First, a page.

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Mac OSX Retina Display Support?

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Kernel Sanders

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Post Posted June 12th, 2012, 3:31 pm

I know this is quick off the mark, but has this been mentioned/discussed anywhere yet?

From those who rushed out to get the Macbook Pro 15" with Retina Display today, reports are the latest Firefox beta has "fuzzy text" at retina resolutions. Particularly fuzzy website text because Firefox uses its own font rendering system which does not scale at retina resolutions.

This makes Firefox unusable on the Macbook Pro 15" with Retina Display.

Just wondered whether this has been discussed somewhere, and whether it's just been noted for the future, or are there soundings that it will probably be fixed asap?

Thoughts appreciated :-k

Rodze
 
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Post Posted June 12th, 2012, 3:36 pm

I'd expect it no sooner than 2015.

TheVisitor
 
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Post Posted June 12th, 2012, 3:38 pm

From NVD in another thread:

For Mac users with the new Retina Macbook Pro, support for HiDPI and Retina Display is coming.
https://bugzilla.mozilla.org/show_bug.cgi?id=674373
https://bugzilla.mozilla.org/show_bug.cgi?id=763918

Watabou
 
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Post Posted June 12th, 2012, 6:17 pm

TheVisitor wrote:
For Mac users with the new Retina Macbook Pro, support for HiDPI and Retina Display is coming.


It'll be a New Year's eve gift to mac users from Mozilla. In December 31st, 2019.

Seriously though, why does it take such a long time to push out these updates for Mac? When the metro interface was announced, Firefox got on board immediately and planned to do a Metro version. Meanwhile, it took them a whole year to push out full screen support to the release channel. Even Opera had it.

No wonder they are constantly losing marketshare. And what a shame it is too; Firefox is tons better than Chrome now.

Grantius

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Post Posted June 12th, 2012, 6:21 pm

Watabou wrote:
TheVisitor wrote:
For Mac users with the new Retina Macbook Pro, support for HiDPI and Retina Display is coming.


It'll be a New Year's eve gift to mac users from Mozilla. In December 31st, 2019.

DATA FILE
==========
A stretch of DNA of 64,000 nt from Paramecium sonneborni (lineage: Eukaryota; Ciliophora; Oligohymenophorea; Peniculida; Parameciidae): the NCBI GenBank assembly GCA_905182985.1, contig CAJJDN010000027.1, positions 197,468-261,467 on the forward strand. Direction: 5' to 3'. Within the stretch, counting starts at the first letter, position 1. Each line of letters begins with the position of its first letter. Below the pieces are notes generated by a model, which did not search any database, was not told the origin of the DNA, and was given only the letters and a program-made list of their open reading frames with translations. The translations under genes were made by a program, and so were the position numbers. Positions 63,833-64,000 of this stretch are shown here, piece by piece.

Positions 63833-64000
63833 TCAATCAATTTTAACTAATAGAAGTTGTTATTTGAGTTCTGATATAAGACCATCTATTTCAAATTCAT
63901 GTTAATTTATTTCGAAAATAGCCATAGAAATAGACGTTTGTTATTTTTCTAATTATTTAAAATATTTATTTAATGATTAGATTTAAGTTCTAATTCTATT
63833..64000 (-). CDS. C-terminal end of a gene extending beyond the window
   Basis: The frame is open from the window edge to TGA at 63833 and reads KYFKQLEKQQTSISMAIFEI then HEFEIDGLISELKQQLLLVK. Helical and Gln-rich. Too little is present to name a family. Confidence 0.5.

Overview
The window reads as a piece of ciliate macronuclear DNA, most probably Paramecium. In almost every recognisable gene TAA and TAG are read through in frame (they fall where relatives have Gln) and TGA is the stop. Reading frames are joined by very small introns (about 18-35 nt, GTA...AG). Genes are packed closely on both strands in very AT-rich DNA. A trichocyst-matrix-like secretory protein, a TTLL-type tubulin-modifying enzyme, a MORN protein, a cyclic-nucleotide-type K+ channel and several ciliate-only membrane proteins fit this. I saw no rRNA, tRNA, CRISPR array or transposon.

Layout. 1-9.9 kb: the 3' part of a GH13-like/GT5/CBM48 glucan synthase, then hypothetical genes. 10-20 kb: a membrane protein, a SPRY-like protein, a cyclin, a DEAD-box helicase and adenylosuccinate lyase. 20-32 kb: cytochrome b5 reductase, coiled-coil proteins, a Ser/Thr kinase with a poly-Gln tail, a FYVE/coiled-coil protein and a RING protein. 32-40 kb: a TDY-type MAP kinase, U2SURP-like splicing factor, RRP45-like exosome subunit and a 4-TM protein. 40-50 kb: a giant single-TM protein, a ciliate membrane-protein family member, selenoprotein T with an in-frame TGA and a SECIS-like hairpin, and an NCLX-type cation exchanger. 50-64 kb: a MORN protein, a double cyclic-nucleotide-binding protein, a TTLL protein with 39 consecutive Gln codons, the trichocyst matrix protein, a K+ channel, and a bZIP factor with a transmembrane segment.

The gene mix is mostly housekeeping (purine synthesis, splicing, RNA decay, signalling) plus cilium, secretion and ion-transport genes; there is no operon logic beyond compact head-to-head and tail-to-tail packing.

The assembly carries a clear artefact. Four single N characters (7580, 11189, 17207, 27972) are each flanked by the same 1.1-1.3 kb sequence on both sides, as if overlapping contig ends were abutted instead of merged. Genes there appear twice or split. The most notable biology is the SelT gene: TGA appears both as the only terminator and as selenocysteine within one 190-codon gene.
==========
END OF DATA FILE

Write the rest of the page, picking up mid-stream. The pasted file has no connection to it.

Seriously though, why does it take such a long time to push out these updates for Mac? When the metro interface was announced, Firefox got on board immediately and planned to do a Metro version. Meanwhile, it took them a whole year to push out full screen support to the release channel. Even Opera had it.

No wonder they are constantly losing marketshare. And what a shame it is too; Firefox is tons better than Chrome now.


Maybe because Apple have weird policies regarding what applications can and can't do on the OS compared to Windows/Linux?
And they had issues implementing it?

And the Chrome drive is because Google is ramming it down everyones throat with it built in to installers etc
Last edited by LIMPET235 on June 13th, 2012, 4:33 am, edited 1 time in total.
Reason: Edited the un-neccesary language.
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Omega X

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Post Posted June 12th, 2012, 11:17 pm

Metro is a more drastic change and needed the lead time.

Meanwhile, Retina compatibility is coming.
https://bugzilla.mozilla.org/show_bug.cgi?id=674373
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Watabou
 
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Post Posted June 13th, 2012, 4:49 pm

Grantius wrote:
Watabou wrote:
TheVisitor wrote:
For Mac users with the new Retina Macbook Pro, support for HiDPI and Retina Display is coming.


It'll be a New Year's eve gift to mac users from Mozilla. In December 31st, 2019.

Seriously though, why does it take such a long time to push out these updates for Mac? When the metro interface was announced, Firefox got on board immediately and planned to do a Metro version. Meanwhile, it took them a whole year to push out full screen support to the release channel. Even Opera had it.

No wonder they are constantly losing marketshare. And what a shame it is too; Firefox is tons better than Chrome now.


Maybe because Apple have weird policies regarding what applications can and can't do on the OS compared to Windows/Linux?